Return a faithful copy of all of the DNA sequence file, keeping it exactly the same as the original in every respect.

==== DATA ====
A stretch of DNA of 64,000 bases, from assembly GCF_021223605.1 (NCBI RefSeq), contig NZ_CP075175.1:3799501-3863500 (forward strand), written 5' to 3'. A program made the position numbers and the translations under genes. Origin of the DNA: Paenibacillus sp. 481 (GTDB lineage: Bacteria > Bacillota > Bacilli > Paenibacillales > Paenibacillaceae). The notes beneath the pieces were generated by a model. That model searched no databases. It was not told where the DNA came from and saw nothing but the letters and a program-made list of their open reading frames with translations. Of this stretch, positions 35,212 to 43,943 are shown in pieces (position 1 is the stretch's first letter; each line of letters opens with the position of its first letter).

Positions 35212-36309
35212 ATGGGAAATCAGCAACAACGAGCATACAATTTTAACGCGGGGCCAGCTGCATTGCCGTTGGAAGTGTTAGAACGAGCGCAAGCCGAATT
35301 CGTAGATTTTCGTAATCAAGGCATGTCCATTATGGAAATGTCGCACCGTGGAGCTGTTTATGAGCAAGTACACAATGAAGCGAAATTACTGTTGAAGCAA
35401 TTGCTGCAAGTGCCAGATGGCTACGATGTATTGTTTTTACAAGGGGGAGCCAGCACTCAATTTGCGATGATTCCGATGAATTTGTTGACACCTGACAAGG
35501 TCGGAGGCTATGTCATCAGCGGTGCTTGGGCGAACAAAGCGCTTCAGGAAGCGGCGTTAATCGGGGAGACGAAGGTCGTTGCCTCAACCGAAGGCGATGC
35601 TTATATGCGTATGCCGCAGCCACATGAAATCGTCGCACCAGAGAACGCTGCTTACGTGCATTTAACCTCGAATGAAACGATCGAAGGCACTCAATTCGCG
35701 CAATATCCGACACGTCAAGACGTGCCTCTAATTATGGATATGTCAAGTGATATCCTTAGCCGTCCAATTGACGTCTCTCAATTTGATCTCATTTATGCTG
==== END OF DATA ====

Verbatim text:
A stretch of DNA of 64,000 bases, from assembly GCF_021223605.1 (NCBI RefSeq), contig NZ_CP075175.1:3799501-3863500 (forward strand), written 5' to 3'. A program made the position numbers and the translations under genes. Origin of the DNA: Paenibacillus sp. 481 (GTDB lineage: Bacteria > Bacillota > Bacilli > Paenibacillales > Paenibacillaceae). The notes beneath the pieces were generated by a model. That model searched no databases. It was not told where the DNA came from and saw nothing but the letters and a program-made list of their open reading frames with translations. Of this stretch, positions 35,212 to 43,943 are shown in pieces (position 1 is the stretch's first letter; each line of letters opens with the position of its first letter).

Positions 35212-36309
35212 ATGGGAAATCAGCAACAACGAGCATACAATTTTAACGCGGGGCCAGCTGCATTGCCGTTGGAAGTGTTAGAACGAGCGCAAGCCGAATT
35301 CGTAGATTTTCGTAATCAAGGCATGTCCATTATGGAAATGTCGCACCGTGGAGCTGTTTATGAGCAAGTACACAATGAAGCGAAATTACTGTTGAAGCAA
35401 TTGCTGCAAGTGCCAGATGGCTACGATGTATTGTTTTTACAAGGGGGAGCCAGCACTCAATTTGCGATGATTCCGATGAATTTGTTGACACCTGACAAGG
35501 TCGGAGGCTATGTCATCAGCGGTGCTTGGGCGAACAAAGCGCTTCAGGAAGCGGCGTTAATCGGGGAGACGAAGGTCGTTGCCTCAACCGAAGGCGATGC
35601 TTATATGCGTATGCCGCAGCCACATGAAATCGTCGCACCAGAGAACGCTGCTTACGTGCATTTAACCTCGAATGAAACGATCGAAGGCACTCAATTCGCG
35701 CAATATCCGACACGTCAAGACGTGCCTCTAATTATGGATATGTCAAGTGATATCCTTAGCCGTCCAATTGACGTCTCTCAATTTGATCTCATTTATGCTG